LAKE FOREST, Ill. – Marine industry giant Brunswick Corp. (NYSE: BC) saw net earnings increase to $88.3 million, or $0.90 per diluted share, for the fourth quarter of 2005 ended Dec. 31,from net earnings of $58.8 million, or $0.59 per diluted share, for the year-ago quarter. Net sales increased 12 percent to $1,489.5 million, up from $1,333.8 million a year earlier.
“It was a solid finish to a record sales and earnings year for Brunswick, as we approached nearly $6 billion in annual sales,” commented new Brunswick Chairman and Chief Executive Officer Dustan E. McCoy. “All of our business segments contributed to the 12 percent sales gain in the fourth quarter, led by strong performances from Sea Ray, Boston Whaler, Bayliner and Hatteras, as well as significant growth from Brunswick New Technologies. Sales also benefited from acquisitions, which accounted for half the sales increase in the fourth quarter.”
During the quarter, operating earnings rose 22 percent to $101.9 million, compared with $83.4 million in the year-ago quarter, and operating margins improved to 6.8 percent from 6.3 percent.
For the year ended Dec. 31, the company had net sales of $5,923.8 million, up 13 percent from $5,229.3 million in 2004. Excluding the benefit of acquisitions, sales were up 8 percent. Operating earnings reached $478.6 million for the year, up 19 percent from $400.7 million in 2004, and operating margins reached 8.1 percent versus 7.7 percent a year ago. Net earnings for 2005 increased 43 percent to $385.4 million, or $3.90 per diluted share, compared with $269.8 million, or $2.77 per diluted share, in 2004.
For the year, the company said that the benefits from higher sales, effective cost management and lower variable compensation costs were partially offset by the impact of the transition to low-emission outboard engines, investments in several new manufacturing plants, the costs of fully integrating acquisitions, increased research and development spending, and higher spending to support new product introductions.
Boat sales up substantially
Brunswick’s boat sales for the quarter and for the year were up substantially, even when contributions from acquisitions were excluded.
Brunswick’s boat segment, which includes 19 boat brands and a marine parts and accessories business, reported sales for the fourth quarter of $667.4 million, up 19 percent compared with $561.9 million in the fourth quarter of 2004. Excluding contributions from acquisitions, boat segment sales increased 6 percent in the quarter. Operating earnings for the boat segment increased to $29.8 million, up 23 percent from $24.2 million reported in the fourth quarter of 2004, and operating margins rose to 4.5 percent from 4.3 percent.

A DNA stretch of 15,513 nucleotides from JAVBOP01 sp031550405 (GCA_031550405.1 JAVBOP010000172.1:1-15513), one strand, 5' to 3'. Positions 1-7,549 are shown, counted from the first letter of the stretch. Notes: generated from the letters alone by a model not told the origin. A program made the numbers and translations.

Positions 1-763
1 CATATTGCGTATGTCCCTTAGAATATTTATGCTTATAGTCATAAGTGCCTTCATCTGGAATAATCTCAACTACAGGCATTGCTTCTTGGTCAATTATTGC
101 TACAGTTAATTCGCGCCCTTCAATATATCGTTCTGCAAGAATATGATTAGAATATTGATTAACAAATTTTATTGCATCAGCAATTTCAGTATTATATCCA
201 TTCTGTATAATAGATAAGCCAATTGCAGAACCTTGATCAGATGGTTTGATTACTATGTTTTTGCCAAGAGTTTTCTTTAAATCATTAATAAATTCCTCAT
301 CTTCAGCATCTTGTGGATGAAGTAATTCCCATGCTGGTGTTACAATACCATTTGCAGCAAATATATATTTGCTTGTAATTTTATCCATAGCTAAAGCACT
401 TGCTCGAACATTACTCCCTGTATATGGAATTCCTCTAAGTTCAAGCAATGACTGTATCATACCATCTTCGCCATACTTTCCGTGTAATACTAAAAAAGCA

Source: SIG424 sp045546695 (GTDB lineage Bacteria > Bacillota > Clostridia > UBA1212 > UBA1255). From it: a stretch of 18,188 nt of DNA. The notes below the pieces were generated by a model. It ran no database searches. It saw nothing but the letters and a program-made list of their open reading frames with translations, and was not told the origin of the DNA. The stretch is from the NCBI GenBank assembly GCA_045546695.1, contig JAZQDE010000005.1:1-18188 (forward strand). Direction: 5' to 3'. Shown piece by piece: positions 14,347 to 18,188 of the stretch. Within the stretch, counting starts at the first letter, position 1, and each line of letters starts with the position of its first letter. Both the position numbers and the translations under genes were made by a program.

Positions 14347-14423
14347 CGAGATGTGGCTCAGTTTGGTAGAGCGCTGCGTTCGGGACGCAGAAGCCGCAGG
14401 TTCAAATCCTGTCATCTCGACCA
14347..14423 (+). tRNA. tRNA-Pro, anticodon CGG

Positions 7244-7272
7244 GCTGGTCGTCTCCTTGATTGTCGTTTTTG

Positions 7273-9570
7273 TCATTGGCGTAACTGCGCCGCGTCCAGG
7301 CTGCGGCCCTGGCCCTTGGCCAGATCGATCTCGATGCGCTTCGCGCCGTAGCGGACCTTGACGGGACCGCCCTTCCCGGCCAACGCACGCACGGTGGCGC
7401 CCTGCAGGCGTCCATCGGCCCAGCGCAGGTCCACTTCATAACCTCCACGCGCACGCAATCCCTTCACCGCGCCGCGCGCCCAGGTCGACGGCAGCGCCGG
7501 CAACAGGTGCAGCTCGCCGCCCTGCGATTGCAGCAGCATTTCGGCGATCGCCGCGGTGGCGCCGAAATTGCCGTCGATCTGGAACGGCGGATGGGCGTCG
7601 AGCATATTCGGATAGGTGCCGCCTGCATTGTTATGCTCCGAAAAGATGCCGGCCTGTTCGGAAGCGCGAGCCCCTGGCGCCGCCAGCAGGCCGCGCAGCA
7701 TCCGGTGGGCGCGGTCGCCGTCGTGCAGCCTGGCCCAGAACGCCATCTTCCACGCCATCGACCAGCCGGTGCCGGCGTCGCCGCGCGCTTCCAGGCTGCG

For 2005, boat segment sales were up 22 percent to $2,769.8 million from $2,271.1 million in 2004. Excluding incremental sales from acquisitions, Boat segment sales were up 11 percent for the year. Operating earnings for the boat segment were up 29 percent to $192.1 million from $149.3 million in 2004, and operating margins improved to 6.9 percent compared with 6.6 percent a year ago.
“We continued to play to our strengths in the boat segment during 2005,” McCoy explained. “Our multi-tiered strategy of filling in the ‘white space’ in our product portfolio, improving the overall quality of our products, stressing technological innovation and nurturing stronger ties with our dealer network, is continuing to produce results. Well-known brands such as Sea Ray, Boston Whaler and Hatteras all had double-digit sales increases. The Boat Group’s parts and accessories business also registered a double-digit increase for the year, enhanced by the acquisitions of Benrock and Kellogg Marine. Boat parts and accessories accounted for approximately $237 million of the boat segment’s sales in 2005.”
He added that improvement in operating margins from volume gains and cost reduction activities was partially offset by the lowering of production levels at some of its boat plants.
“Maintaining inventories at healthy levels is important for a seasonal business. At the end of the year, there were 30 weeks of supply of boats in the dealer channel, which was even with where they were a year ago and, as with our marine engine business, at levels appropriate for this point in the boating season,” he concluded.
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